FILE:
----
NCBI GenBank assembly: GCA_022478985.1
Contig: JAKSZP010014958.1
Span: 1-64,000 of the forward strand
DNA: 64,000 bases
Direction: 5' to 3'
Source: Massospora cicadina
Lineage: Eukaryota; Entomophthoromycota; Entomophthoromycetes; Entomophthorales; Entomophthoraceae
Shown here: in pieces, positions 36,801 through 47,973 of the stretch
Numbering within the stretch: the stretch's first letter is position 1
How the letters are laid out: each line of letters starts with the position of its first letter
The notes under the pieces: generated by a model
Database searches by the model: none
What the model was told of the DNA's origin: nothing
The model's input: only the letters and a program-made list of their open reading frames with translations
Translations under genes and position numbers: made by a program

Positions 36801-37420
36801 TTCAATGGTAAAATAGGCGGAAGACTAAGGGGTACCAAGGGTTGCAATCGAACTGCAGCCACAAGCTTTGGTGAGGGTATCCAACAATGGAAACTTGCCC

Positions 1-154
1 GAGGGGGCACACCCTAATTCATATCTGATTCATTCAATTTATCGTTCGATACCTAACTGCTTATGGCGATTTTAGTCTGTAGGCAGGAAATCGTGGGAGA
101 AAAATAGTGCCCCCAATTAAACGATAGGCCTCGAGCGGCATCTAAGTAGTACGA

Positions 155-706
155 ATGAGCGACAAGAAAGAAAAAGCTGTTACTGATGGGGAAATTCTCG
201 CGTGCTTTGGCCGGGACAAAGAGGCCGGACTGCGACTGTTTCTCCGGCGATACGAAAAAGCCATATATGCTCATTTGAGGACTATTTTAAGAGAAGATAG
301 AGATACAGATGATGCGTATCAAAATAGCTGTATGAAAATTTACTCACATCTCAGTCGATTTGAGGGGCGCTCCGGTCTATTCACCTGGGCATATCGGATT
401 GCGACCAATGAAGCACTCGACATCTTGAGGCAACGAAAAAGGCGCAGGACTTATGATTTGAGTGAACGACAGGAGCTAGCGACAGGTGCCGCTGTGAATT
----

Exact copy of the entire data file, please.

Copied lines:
NCBI GenBank assembly: GCA_022478985.1
Contig: JAKSZP010014958.1
Span: 1-64,000 of the forward strand
DNA: 64,000 bases
Direction: 5' to 3'
Source: Massospora cicadina
Lineage: Eukaryota; Entomophthoromycota; Entomophthoromycetes; Entomophthorales; Entomophthoraceae
Shown here: in pieces, positions 36,801 through 47,973 of the stretch
Numbering within the stretch: the stretch's first letter is position 1
How the letters are laid out: each line of letters starts with the position of its first letter
The notes under the pieces: generated by a model
Database searches by the model: none
What the model was told of the DNA's origin: nothing
The model's input: only the letters and a program-made list of their open reading frames with translations
Translations under genes and position numbers: made by a program

Positions 36801-37420
36801 TTCAATGGTAAAATAGGCGGAAGACTAAGGGGTACCAAGGGTTGCAATCGAACTGCAGCCACAAGCTTTGGTGAGGGTATCCAACAATGGAAACTTGCCC

Positions 1-154
1 GAGGGGGCACACCCTAATTCATATCTGATTCATTCAATTTATCGTTCGATACCTAACTGCTTATGGCGATTTTAGTCTGTAGGCAGGAAATCGTGGGAGA
101 AAAATAGTGCCCCCAATTAAACGATAGGCCTCGAGCGGCATCTAAGTAGTACGA

Positions 155-706
155 ATGAGCGACAAGAAAGAAAAAGCTGTTACTGATGGGGAAATTCTCG
201 CGTGCTTTGGCCGGGACAAAGAGGCCGGACTGCGACTGTTTCTCCGGCGATACGAAAAAGCCATATATGCTCATTTGAGGACTATTTTAAGAGAAGATAG
301 AGATACAGATGATGCGTATCAAAATAGCTGTATGAAAATTTACTCACATCTCAGTCGATTTGAGGGGCGCTCCGGTCTATTCACCTGGGCATATCGGATT
401 GCGACCAATGAAGCACTCGACATCTTGAGGCAACGAAAAAGGCGCAGGACTTATGATTTGAGTGAACGACAGGAGCTAGCGACAGGTGCCGCTGTGAATT